I can remember the first time I saw Being John Malkovich. It was 1999, and I was a sophomore in college. Gas was ninety-seven cents a gallon and I didn’t have a cell-phone. I walked up to the local one-screen theater for a late afternoon showing, and watched something that I could never have fully anticipated or expected. Once it was over, and my mind was left in a dizzy-tizzy, I staggered out of the theater, went to the coffee shop next door, got a drink, went back to the box-office, and bought a ticket for the next showing that evening. I remember calling my dad the following morning and passionately explaining the plot to him – nonsense, he barked! That doesn’t make any sense, was his reply.
But of course it doesn’t make any sense, and of course I wasn’t explaining it properly – but I loved how a few weeks later, my father was the one calling me in my dorm room to tell me how he and my mother had just seen the film and that they had no words for how original and exciting and daring and funny it was. Because that’s what Being John Malkovich is – it’s all that and so much more, and it’s that type of movie that allows the viewer to let their imagination run wild alongside of what’s being shown on screen.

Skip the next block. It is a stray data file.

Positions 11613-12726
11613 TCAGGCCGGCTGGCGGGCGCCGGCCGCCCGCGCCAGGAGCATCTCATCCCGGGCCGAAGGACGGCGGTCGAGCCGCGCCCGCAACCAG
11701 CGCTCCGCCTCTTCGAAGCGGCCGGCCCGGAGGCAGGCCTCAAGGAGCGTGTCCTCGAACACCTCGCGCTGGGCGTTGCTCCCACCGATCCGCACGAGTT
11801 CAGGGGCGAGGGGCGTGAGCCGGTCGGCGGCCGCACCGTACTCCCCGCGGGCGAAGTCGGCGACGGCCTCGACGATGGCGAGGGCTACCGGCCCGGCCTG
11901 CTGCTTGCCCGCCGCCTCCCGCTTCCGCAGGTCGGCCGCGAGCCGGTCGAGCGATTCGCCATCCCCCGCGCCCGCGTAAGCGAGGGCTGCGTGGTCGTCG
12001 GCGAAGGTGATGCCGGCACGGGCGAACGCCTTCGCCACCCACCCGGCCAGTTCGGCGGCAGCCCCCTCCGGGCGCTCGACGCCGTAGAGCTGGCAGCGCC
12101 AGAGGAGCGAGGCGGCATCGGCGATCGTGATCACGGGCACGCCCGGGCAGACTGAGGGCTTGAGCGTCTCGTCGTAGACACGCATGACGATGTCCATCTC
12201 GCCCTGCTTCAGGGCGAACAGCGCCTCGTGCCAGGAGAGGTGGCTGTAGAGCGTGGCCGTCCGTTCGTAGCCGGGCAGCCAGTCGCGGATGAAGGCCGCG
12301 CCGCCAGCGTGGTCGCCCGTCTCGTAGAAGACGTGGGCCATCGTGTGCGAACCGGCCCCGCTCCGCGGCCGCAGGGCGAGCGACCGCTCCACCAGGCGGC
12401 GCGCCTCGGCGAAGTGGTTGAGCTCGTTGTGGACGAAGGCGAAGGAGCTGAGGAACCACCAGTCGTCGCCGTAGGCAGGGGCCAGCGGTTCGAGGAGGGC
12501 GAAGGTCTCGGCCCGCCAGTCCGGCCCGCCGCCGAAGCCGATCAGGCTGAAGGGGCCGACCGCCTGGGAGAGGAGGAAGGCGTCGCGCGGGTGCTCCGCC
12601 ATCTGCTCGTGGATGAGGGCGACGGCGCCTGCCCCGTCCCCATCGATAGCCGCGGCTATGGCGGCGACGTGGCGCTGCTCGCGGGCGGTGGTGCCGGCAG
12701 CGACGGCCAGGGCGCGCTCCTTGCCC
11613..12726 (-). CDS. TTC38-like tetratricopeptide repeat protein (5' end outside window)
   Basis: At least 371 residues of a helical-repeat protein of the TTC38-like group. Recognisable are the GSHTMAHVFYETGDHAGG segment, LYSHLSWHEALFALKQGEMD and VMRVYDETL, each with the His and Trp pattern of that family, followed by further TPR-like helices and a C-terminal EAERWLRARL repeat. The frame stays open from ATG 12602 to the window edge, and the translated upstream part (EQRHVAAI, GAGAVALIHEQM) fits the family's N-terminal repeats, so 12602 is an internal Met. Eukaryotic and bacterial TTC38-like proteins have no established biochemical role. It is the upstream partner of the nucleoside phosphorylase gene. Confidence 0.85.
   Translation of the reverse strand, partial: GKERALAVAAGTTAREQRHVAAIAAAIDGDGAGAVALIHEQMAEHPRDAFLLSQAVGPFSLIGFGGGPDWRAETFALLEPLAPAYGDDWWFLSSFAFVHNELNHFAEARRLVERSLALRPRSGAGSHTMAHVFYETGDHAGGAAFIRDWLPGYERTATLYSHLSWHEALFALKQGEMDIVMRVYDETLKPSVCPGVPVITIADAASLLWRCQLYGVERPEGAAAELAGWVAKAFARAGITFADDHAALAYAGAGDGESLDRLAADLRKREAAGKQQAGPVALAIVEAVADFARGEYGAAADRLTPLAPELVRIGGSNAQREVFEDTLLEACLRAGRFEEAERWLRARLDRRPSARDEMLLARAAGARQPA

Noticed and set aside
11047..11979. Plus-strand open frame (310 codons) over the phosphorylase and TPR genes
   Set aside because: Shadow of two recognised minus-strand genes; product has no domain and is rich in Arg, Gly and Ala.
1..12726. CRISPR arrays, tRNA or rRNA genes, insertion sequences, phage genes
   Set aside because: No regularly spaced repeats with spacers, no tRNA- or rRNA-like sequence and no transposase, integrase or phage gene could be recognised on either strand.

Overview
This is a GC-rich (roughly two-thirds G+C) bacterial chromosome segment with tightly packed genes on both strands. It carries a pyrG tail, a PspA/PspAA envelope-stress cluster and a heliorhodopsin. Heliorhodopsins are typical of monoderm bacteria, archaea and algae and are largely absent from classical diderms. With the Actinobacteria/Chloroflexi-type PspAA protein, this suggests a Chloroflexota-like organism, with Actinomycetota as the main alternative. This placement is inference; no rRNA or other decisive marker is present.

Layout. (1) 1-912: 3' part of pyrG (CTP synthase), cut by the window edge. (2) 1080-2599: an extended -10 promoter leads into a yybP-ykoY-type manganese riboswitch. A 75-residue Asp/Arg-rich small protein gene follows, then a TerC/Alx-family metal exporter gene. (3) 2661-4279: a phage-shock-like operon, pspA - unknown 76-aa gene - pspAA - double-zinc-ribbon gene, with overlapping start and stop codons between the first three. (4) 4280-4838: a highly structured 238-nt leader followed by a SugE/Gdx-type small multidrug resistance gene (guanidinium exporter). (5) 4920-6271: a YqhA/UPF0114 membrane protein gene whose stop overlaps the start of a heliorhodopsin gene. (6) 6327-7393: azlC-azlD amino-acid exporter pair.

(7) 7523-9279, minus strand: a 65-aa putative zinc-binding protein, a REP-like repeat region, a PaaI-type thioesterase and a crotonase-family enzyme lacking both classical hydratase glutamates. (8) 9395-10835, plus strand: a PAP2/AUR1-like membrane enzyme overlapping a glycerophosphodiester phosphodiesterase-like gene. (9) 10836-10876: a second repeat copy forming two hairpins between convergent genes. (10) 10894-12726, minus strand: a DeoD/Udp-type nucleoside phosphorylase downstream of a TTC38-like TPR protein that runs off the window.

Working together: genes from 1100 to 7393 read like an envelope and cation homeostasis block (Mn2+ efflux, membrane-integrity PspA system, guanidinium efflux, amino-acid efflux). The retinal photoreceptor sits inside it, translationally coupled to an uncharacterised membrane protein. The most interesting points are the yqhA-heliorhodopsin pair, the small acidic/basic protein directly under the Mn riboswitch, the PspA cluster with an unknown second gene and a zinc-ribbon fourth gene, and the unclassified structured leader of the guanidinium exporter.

It’s pointless to discuss the tonally perfect performances from the ridiculous cast, or that Spike Jonze’s direction is otherworldly (it was his feature debut and he’d rightly be Oscar nominated), or that Charlie Kaufman’s script kick-started a sub-genre mini-wave of extra-heady films that dared to be different while still attracting big-name talent both in front of and behind the camera.
Review by Nick Clement